Which operating system is best for business?
Your OS guide:
With so many models on the market, choosing the right smartphone for your employees can prove a difficult, and somewhat overwhelming task. To narrow down the choice, we recommend firstly finding out which operating system is best for your business.
Apple’s iPhone’s run on iOS, the mobile operating system developed specifically by Apple. The Apple iOS is known to be a very ‘closed’ operating system. For example, if an app is developed and Apple doesn’t like it, it won’t be getting onto the iPhone. In principle, this makes the Apple operating system one of the most secure, and thus beneficial to your business’s mobile security. However the high level of control in the Apple environment can also mean a lack of freedom, as the operating system locks you into the Apple world – from iTunes for your music to iCloud for your back-ups. The Apple devices also come at a premium price, however those running iOS 5 or later carry the benefit of ‘iMessages’, a way to message between iPhones without any SMS charge, giving your business a cost-effective way to communicate.
Android comes from the search engine giant Google. Unlike Apple, Google has allowed many phone companies to license it’s operating system, so you’ll find the Android OS in brands such as HTC, Samsung and Sony, amongst many others. This carries both a benefit and a weakness – the openness has meant that many of the large phone companies have tweaked the basic system, so you may experience a slightly different version dependent on the brand you choose. The openness has also heightened the level of competition. With so many android phones to compete against one another, most android models will come at a cheaper price tag than the Apple devices, or pack some stand-out features such as the waterproof Sony Xperia Z1, ideal for a plumbing company, or the big and beautiful screens from Samsung, great for those in creative industries. The android home-screens are typically made up of app icons and widgets that automatically update – highly useful for your business calender and emails. The home-screens are also often made up of several pages allowing the user to fully customise the applications they prioritise for quick access on the go.
Although Blackberry hasn’t been in the limelight recently, it’s models are extremely useful for business users. For example, features include ‘work-life balance’. Work-life balance lets you securely separate any of your work content from your personal content, almost giving you two devices in one and removing worry for your IT department and your private employees. The BB devices also provide their own email and messaging infrastructure – removing another pressure from your business. Beyond nifty features, the Blackberry models carry security and reliability as their biggest selling points – which quite rightly is crucial for business. However, the Blackberry apps are lacking in variety, and when compared to the app stores in Android and Apple models, there isn’t much competition.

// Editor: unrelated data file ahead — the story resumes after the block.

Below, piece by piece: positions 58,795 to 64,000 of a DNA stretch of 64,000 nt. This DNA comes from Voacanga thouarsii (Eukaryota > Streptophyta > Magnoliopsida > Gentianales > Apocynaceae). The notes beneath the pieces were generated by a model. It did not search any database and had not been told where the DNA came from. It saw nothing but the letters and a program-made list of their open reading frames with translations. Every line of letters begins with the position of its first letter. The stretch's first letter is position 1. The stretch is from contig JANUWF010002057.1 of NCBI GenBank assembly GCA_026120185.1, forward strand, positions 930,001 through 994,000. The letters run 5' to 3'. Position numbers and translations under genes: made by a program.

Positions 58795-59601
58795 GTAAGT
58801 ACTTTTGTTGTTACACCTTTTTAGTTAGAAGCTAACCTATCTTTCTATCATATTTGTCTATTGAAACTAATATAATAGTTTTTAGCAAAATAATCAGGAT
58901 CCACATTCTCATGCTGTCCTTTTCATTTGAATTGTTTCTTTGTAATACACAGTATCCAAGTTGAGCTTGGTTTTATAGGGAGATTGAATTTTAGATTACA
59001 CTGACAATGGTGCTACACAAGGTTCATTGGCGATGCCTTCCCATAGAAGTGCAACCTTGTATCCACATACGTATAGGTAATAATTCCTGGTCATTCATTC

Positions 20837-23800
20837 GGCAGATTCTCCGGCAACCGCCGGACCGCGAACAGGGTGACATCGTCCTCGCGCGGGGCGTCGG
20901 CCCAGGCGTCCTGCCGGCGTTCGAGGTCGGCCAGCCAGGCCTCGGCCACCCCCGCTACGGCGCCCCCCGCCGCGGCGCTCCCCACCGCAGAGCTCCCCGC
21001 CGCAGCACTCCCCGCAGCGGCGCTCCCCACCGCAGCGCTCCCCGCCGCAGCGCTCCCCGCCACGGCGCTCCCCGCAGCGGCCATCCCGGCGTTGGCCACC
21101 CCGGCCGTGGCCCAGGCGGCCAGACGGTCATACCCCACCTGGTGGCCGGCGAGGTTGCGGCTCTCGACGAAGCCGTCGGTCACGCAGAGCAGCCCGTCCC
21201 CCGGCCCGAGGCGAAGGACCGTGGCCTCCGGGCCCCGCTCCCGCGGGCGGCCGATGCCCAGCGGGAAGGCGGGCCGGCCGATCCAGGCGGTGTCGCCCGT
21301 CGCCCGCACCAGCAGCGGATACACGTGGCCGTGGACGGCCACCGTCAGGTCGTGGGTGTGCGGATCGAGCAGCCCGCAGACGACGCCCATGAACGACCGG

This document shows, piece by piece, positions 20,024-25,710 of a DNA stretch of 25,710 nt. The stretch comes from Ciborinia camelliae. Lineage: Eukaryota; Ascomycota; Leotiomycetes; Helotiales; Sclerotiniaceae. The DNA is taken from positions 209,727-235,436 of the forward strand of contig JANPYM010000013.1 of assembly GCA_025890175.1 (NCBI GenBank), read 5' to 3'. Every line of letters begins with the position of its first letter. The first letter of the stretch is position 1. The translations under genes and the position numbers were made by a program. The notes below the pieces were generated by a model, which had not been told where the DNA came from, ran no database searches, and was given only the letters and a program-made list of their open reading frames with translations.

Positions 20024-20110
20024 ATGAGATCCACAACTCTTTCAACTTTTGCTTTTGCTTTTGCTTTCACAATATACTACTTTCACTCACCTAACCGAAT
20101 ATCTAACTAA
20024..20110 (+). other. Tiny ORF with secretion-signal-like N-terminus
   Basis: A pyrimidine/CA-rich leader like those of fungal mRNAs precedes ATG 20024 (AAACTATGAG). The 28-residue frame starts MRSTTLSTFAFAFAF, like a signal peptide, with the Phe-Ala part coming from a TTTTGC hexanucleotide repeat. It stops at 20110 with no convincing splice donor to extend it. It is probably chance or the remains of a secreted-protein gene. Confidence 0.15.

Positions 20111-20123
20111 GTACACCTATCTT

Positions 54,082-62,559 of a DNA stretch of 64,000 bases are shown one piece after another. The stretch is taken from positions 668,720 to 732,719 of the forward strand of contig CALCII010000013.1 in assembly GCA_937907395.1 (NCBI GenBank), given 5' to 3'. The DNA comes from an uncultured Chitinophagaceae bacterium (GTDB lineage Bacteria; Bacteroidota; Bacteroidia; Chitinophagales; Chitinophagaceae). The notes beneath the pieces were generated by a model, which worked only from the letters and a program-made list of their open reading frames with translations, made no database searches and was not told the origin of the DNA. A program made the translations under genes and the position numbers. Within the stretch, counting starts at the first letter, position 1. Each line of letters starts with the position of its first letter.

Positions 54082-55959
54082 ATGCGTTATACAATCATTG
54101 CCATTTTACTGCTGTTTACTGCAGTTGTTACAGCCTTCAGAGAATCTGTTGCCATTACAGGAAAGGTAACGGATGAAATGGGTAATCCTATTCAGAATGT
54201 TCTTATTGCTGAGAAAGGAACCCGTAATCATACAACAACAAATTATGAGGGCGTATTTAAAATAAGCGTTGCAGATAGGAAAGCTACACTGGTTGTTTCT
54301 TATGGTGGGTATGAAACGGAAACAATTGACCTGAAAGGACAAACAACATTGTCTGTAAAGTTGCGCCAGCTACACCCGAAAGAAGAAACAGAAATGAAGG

Finally, we have the Windows operating system from Microsoft. Windows 8 offers a personal experience. For example, the ‘live tiles’ feature lets you customise your home screen, pinning the apps you choose to Start. You can even set the size for each app, making it twice the width of a standard tile, or a tiny quarter-size tile – useful for example if you wanted to see the full details of your next appointment. The Windows 8 operating system also includes nifty contact features, showing the latest social interactions for each individual. So you could see your employees/customers/prospects latest tweets, Facebook posts and LinkedIn announcements in one place, with the push of a button. Another large benefit has to be the built-in Office apps, allowing your employees to work on the go with familiar applications such as Word or Excel. However, the Windows operating system does have a unique look and may not be to everyone’s taste, and it’s safe to say it’s not yet as established as Android or Apple’s iOS.